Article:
-Was Augusto the president?
-Boy. He was the leader. The capo. The Iron Wall.
Catalina walked in the kitchen with her pink silk morning gown and interrupted the conversation before Jeremy decided to express his view about military dictatorships. Another time, he thought. Hangovers are not suitable for political debates. In fact, Jeremy had never enjoyed political debates. He found himself unwilling to engage in verbal antagonism. He thought it was a waste of time. Instead he narrated his encounter with the professor omitting the drunkenness and the madness of the conversation.
-Good. I am happy-stated Catalina-now you can get serious with your studies.
-Sure. Sure –replied Jeremy.
-Studies? –He thought to himself. He could not imagine a course of intellectual challenges with the professor. How would he feel the next day? He had disappeared so unexpectedly that Jeremy had not managed to ask him about the course or any of the details of his exchange program. Not that it would have been suitable in the levels of intoxication they found themselves wrapped in. He did not even think Fuentes looked like a professor at all. But how else would he have know about his arrival. Maybe dress codes were different in La Serena. -You should go to the university –said Catalina –it’s late.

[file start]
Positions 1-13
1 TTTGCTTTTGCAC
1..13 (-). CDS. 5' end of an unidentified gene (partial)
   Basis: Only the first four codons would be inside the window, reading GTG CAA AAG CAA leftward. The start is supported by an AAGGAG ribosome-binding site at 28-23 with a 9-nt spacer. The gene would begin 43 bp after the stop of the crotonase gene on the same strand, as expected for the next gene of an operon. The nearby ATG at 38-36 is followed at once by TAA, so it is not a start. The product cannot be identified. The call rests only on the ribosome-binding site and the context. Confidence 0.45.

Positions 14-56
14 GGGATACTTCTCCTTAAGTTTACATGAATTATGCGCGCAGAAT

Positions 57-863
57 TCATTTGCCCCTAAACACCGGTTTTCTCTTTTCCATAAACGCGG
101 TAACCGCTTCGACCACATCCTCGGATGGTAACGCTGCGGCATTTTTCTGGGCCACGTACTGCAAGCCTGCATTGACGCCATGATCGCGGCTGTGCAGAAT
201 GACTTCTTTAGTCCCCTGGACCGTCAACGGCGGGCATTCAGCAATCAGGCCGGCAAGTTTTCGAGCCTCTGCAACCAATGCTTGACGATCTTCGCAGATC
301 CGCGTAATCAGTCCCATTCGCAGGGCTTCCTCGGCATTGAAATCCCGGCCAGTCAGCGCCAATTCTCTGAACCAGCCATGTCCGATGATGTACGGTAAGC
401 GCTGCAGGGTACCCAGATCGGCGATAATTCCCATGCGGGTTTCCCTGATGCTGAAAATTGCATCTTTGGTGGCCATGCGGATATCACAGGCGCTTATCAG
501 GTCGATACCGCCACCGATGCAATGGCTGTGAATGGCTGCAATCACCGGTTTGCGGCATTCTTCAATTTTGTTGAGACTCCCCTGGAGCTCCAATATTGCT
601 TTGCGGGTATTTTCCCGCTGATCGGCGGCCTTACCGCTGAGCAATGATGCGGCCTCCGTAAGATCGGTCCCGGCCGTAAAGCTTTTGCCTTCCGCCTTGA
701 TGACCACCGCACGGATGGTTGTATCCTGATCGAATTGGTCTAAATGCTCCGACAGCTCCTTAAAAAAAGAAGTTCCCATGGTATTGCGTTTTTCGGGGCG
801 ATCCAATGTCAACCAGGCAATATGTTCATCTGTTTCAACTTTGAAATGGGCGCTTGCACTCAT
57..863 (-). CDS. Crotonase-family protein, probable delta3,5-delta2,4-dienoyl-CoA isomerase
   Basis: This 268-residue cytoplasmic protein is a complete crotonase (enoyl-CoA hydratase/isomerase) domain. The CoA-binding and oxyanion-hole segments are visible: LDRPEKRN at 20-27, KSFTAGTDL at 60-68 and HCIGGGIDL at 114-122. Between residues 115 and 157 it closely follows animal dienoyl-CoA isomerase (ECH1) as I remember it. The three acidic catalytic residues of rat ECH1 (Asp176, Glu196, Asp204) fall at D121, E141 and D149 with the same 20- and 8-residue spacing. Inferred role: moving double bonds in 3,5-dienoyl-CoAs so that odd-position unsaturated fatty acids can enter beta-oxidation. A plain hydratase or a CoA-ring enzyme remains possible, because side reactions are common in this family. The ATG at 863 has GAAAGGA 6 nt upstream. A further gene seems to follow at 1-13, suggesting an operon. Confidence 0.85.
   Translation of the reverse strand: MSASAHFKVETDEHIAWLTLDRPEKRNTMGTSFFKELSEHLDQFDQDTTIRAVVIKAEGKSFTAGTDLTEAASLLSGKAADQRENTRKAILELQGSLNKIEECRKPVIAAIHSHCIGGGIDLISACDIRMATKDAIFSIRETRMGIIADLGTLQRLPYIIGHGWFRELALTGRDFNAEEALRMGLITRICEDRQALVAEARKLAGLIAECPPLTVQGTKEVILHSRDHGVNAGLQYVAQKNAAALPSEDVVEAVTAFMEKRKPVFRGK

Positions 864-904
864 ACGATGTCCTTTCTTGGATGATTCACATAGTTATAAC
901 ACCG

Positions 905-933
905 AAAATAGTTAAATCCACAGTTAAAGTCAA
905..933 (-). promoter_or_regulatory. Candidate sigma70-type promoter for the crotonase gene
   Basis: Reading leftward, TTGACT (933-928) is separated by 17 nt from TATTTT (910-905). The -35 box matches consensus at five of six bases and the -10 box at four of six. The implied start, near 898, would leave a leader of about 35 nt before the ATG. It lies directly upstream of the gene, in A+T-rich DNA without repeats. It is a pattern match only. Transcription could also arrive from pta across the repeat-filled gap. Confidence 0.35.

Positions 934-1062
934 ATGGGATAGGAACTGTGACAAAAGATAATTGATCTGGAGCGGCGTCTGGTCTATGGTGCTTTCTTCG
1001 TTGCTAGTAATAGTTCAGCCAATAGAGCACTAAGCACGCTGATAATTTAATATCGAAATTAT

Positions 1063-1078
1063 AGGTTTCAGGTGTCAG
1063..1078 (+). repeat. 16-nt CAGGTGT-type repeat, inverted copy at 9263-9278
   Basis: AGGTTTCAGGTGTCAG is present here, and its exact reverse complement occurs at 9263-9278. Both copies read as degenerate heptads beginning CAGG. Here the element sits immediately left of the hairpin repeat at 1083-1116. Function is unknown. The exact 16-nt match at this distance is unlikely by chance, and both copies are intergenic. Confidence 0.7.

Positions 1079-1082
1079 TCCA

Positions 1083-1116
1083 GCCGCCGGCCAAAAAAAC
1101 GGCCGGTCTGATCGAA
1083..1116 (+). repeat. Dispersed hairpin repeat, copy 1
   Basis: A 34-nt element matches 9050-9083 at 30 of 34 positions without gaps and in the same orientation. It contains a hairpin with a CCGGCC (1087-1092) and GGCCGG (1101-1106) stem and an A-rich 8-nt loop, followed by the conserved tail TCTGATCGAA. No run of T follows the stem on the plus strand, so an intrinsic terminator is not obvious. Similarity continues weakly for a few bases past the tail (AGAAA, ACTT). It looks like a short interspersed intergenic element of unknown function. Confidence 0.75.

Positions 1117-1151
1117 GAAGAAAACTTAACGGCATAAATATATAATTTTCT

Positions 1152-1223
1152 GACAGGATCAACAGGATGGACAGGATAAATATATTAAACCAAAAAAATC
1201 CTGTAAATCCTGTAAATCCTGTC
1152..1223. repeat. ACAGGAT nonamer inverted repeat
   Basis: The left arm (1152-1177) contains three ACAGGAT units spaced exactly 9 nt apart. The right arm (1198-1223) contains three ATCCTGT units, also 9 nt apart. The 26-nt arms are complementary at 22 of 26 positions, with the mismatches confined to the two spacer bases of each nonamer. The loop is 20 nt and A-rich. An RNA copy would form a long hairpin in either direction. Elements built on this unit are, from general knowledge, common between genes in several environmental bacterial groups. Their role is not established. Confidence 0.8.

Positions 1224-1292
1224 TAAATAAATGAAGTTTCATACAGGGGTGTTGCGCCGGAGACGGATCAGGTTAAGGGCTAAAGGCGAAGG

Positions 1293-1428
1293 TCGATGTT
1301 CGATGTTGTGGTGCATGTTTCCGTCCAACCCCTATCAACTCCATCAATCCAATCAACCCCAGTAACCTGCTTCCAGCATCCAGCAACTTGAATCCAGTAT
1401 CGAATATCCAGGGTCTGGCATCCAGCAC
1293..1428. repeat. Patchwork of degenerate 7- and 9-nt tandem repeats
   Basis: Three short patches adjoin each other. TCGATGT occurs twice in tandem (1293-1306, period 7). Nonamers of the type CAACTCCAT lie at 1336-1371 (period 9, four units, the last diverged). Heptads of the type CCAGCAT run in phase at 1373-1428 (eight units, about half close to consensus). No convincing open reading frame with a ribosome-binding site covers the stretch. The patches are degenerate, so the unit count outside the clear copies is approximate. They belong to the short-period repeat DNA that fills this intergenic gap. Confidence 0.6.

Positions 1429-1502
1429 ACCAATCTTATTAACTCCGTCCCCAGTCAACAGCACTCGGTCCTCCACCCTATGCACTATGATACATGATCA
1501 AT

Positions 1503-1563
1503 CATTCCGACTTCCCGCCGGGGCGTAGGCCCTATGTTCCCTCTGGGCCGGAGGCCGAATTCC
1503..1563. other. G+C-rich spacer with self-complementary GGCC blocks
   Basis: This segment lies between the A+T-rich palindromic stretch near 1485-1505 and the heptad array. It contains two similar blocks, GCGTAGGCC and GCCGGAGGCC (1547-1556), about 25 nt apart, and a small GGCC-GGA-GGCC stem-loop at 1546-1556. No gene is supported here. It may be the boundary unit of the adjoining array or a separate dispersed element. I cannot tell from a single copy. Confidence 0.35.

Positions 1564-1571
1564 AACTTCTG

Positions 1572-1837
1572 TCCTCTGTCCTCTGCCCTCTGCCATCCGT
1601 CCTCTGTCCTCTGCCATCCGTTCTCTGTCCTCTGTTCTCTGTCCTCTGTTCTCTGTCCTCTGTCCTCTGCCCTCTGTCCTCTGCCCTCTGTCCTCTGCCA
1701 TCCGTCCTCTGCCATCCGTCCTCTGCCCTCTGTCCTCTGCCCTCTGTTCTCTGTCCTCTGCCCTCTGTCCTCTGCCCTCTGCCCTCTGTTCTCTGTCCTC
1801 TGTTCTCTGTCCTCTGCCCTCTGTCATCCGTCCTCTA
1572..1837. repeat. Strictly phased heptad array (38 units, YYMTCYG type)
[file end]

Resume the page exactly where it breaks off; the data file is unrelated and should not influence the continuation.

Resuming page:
Jeremy went straight to the library where Ulises was busy re-arranging old books in one of the longest shelves Jeremy had ever seen.
-You look tired –he said.
-Yes. Yes. Guess what?
-You saw Fuentes –said Ulises unsurprised.
-How did you know? –asked Jeremy confused and blurry from the hangover.
-He always there. I want to tell you but hard to speak this language.